Human nature causes us to provide better service to people we like. Use proven relationship-building techniques with service providers to create connections.
- Great customer service often comes from connecting on a human-to-human level. Think of people who've made a strong positive impression while serving you. They were probably friendly, attentive, and even fun. This often happens naturally, like that repair technician who instantly puts you at ease. Other times, we need to take action to increase the chance of making a connection with the person who is serving us. I'm gonna share three exercises you can try to create connections and build rapport while you are a customer.
The first exercise is called, make the first move. Whenever you encounter a customer service employee, make the first move by greeting them in a warm and friendly manner. Yes, the customer service employee is suppose to greet us first. But we've all experienced a situation where someone doesn't greet us right away. By making the first move, your enthusiasm will often be enough to jolt them into providing you with better service. The second exercise is called full attention.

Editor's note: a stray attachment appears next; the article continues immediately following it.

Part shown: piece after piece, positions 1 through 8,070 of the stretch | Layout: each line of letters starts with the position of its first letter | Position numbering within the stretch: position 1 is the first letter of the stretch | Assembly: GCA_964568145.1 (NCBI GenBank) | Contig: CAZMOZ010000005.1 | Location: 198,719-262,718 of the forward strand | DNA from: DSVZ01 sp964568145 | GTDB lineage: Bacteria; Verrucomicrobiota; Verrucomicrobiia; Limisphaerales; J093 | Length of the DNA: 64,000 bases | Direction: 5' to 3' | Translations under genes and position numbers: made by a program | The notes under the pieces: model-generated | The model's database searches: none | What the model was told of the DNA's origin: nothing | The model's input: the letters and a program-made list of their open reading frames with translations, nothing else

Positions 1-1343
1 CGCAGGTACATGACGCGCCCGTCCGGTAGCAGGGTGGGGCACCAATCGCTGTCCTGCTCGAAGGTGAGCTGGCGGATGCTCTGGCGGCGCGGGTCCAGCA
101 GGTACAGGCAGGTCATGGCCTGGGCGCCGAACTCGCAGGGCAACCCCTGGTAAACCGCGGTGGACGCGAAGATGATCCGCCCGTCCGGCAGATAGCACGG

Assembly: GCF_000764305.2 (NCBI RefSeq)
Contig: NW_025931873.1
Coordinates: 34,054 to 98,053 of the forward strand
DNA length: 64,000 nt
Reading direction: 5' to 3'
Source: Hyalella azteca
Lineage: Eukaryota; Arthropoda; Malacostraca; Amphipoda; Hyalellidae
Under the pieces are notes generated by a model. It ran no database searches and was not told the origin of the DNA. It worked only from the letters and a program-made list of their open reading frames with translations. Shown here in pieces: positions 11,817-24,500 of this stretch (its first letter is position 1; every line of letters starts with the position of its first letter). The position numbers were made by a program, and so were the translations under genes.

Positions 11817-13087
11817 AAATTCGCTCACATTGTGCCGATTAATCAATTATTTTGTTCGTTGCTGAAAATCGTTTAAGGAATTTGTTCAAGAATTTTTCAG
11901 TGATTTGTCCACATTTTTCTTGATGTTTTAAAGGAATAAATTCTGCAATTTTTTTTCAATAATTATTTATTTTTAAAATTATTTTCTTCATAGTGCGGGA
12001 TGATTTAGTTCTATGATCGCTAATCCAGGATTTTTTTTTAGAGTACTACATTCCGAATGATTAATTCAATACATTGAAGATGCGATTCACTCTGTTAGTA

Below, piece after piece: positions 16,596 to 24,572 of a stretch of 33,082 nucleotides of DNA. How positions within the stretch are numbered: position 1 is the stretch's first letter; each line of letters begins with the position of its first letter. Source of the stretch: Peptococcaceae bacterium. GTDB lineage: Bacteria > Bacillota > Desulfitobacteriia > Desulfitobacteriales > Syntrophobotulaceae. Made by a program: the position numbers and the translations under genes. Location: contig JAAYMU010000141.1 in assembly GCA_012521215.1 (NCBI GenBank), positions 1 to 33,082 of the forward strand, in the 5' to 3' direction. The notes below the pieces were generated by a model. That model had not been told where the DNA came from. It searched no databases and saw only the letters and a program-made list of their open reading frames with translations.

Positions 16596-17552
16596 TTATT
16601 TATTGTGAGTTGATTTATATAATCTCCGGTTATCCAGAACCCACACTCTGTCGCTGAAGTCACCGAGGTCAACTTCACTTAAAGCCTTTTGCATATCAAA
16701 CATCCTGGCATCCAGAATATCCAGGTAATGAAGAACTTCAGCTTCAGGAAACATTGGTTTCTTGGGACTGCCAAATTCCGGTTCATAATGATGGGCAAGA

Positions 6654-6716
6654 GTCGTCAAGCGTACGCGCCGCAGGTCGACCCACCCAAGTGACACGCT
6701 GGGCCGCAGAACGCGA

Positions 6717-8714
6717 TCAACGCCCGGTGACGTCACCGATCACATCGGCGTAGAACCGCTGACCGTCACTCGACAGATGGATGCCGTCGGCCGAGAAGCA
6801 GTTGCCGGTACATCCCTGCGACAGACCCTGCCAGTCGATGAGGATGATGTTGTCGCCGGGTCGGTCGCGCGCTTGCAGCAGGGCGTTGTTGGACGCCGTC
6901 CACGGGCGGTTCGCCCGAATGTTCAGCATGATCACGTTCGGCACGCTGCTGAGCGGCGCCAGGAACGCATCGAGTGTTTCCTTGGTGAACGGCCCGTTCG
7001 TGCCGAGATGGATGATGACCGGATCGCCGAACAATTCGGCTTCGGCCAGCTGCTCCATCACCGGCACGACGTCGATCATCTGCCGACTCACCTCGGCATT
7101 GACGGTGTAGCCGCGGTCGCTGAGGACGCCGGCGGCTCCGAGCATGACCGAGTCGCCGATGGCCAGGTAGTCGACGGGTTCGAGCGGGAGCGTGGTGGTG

Practice giving service providers your full attention by putting down your cell phone and eliminating other distractions. Your local coffee shop or fast food place is a great opportunity to try this one. The next time you're standing in line, notice how many people are absentmindedly using their phones. By the time they get to the front of the line, many are still distracted by their phone. If you've ever served customers like this, you know it's slightly off-putting. The employee has to work extra hard to be warm and friendly when a customer's not paying attention.
You will stand out in a positive way if you eliminate distractions and give the service employee your full attention. Which leads us to our third exercise, which is called, introduce yourself. If you go to a restaurant, call a 1-800 number, or talk to a sales person, they will often tell you their name. For some reason, customers often don't give their name in return. You can practice breaking the ice and getting to know people by name by introducing yourself to the people who serve you.
I've often found this makes a big difference by taking a conversation from a transaction to one where two friendly people are working to get something done. This can also help you get more comfortable learning and using different names when you are the one providing customer service. These exercises frequently help me break the ice with customer service employees. Employees often become friendlier and more eager to serve you when you've build rapport and created a personal connection.
- List three factors to consider when choosing the best service channel.
- Identify the fundamental skill that is the basis for the “Make Their Day” exercise.
- Name one thing a customer should not do after making a mistake.